Road

Sundays EuroFile: Roadies kick off in Mallorca; UCI meetings; Is Konyshev a pig?

Allan Davis christened the 2004 European road season with a sprint victory in Sunday’s Trofeo Mallorca to give his new Liberty Seguros team the best possible start to the year. The Australian fought hard to get back in position after being boxed out in the final kilometer of Sunday’s 82.5km circuit course along the harbor at Palma de Mallorca to open the five-day Mallorca Challenge. Davis overcame a strong effort by Rabobank to set up former two-time world champion Oscar Freire to grab the victory. Erik Zabel (T-Mobile) ill-timed his sprint and came through to take third. Racing was

By Andrew Hood

Allan Davis christened the 2004 European road season with a sprint victory in Sunday’s Trofeo Mallorca to give his new Liberty Seguros team the best possible start to the year.

The Australian fought hard to get back in position after being boxed out in the final kilometer of Sunday’s 82.5km circuit course along the harbor at Palma de Mallorca to open the five-day Mallorca Challenge.

Davis overcame a strong effort by Rabobank to set up former two-time world champion Oscar Freire to grab the victory. Erik Zabel (T-Mobile) ill-timed his sprint and came through to take third.

Racing was intense from the gun as riders got the first chance to stretch their legs in the 2004 season. The flat circuit course gave little chance for riders to break away and the big teams kept the lid on efforts to set up the bunch sprint.

A crash took out some riders on the final lap, including former Mallorca Challenge winner Tino Cabello (Communidad Valenciana-Kelme) who limped in at 2:49 in arrears. American Tim Johnson (Saunier Duval-Prodir) survived his European debut with his new team to finish 85th at 29 seconds back.

The five-day series continues Monday with the 159km Trofeo Cala Millor that includes the first mountain climb with the Col d’Honor coming at 70km. The Mallorca Challenge is a string of five-day races with an overall classification, but riders can pick and choose which races they want to start.

Trofeo Mallorca (UCI 1.3)
Feb. 1, 82.5 kilometers
1. Allan Davis (Aus), Liberty Seguros, 82.5 kilometers in 1:35: 48
2. Oscar Freire (Sp), Rabobank
3. Erik Zabel (G), T-Mobile
4. Danilo Hondo (G), Gerolsteiner
5. Paolo Bettini (I), Quick Step, all same time UCI sets world championship cities, announces changes
The UCI has awarded the following cities as hosts of upcoming world championship events: MTB Marathon 2005: Lillehammer (NOR); MTB Marathon 2006: Oisan (FRA); BMX 2006: Rio de Janeiro (BRA); Cyclo-Cross 2007: Hooglede-Gits (BEL); Cyclo-Cross 2008: Treviso (ITA).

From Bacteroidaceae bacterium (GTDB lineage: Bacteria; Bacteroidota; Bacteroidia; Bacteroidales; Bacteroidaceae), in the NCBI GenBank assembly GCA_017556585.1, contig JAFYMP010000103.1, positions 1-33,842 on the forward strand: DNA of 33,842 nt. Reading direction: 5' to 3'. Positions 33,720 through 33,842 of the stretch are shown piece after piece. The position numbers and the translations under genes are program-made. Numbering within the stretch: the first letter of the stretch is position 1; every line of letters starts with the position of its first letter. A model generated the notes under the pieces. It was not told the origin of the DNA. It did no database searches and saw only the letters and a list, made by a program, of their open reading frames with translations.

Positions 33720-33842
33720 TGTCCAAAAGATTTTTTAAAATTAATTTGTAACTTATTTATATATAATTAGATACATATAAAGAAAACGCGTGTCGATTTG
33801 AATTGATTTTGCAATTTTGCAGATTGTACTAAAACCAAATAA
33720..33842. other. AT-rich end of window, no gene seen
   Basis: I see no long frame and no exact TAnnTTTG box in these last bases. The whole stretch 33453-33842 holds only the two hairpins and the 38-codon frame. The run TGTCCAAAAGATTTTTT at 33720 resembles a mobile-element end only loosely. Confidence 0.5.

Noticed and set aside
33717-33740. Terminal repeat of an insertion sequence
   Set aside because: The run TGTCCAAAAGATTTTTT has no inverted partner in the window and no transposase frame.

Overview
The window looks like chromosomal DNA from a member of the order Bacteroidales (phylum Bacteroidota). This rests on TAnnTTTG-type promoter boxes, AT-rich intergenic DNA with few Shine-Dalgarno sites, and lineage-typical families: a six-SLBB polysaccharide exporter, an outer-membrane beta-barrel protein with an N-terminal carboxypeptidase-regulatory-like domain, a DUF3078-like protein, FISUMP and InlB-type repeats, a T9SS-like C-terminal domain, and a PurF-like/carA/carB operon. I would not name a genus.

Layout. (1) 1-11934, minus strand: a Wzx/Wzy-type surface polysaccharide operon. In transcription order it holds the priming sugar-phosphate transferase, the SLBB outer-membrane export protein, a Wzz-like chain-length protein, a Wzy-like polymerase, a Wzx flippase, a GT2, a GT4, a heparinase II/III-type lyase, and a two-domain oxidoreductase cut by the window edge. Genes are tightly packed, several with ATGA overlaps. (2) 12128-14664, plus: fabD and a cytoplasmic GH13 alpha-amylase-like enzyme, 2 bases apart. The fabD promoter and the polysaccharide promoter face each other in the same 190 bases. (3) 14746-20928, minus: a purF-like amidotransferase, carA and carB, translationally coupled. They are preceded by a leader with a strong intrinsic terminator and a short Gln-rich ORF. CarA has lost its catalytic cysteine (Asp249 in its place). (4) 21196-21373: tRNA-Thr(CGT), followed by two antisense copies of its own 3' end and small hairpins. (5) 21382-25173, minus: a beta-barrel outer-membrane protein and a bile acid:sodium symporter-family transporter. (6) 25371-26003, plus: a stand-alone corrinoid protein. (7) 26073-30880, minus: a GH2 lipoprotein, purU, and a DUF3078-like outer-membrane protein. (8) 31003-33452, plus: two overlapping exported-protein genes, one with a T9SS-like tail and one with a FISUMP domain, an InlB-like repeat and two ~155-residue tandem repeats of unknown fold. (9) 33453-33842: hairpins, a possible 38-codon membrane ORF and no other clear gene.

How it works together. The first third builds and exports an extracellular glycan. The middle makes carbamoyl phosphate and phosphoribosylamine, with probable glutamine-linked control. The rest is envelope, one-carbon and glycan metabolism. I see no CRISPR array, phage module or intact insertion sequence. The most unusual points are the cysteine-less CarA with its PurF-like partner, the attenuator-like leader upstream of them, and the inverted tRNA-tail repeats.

The UCI also announced it would give priority to “out-of-European candidatures” for the 2010 road cycling world championships.

The UCI also announced the introduction of the UCI Cyclo-cross World Series for the 2004-05 season, which will include:Restructuring the calendar, with 23 available dates for this new seriesof 14 events minimum, distributed in at least 6 countries (including forsome of them Women, under 23 and Juniors)Protected dates (no other competitions in class 1 on the same day) forevents of the seriesThe establishment of a UCI individual rankingThe establishment of a ranking by UCI nations based on results of the 3best riders of each country who can enter 8 riders on each event of theseriesA direct qualification system for the World Championships linked to theindividual rankingGranting of prizes and travel allowances based on the UCI individual rankingduring each event.

Casar hopes for big things
French rider Sandy Casar is hoping for big things in the 2004 season. The 25-year-old Fdjeux.com told L’Equipe he will skip the Giro d’Italia and focus everything on the Tour de France.

“Last year I was satisfied with the Giro (13th overall), but I arrived at the Tour with a lack of freshness in my legs,” Casar said. “My principal objective will be the Tour. I have never shone there and last year my performance was disastrous.”

Casar said he’ll target Paris-Nice early on (he was second overall in 2002) and build slowly for the Tour.

“I am still too impatient. I must improve my placement in the group. I should look at finishing in the top 10. I always have to fight to get back because I still climb the highest mountains badly,” he said.

Casar said it’s “frustrating” to be continually compared to fellow young French riders Sylvain Chavanel and Jerome Pineau as the “new Jalabert” of French cycling. More problems for Konyshev
Dimitri Konyshev still has his place on the Italian LPR-Piacenza team, but perhaps not for long. According to a report in La Gazzetta dello Sport, Konyshev could be ejected from the team if police decide to press charges against the Russian rider for assaulting and threatening to kidnap a prostitute.

Team officials have already kicked off two of the four riders involved in the incident.

Last week, Konyshev and three fellow members of the LPR-Piacenza team were arrested by Italian police for allegedly robbing and assaulting a Romanian prostitute in the Italian town of Montale.

Konyshev — a winner of stages in all three major stage races as well second in the 1989 world championships and third in 1992 – and three others reportedly pretended to be police officers and tried to pull a prostitute into their car. The woman escaped but the four kept a purse. She contacted police, who apprehended the four riders and arrested them.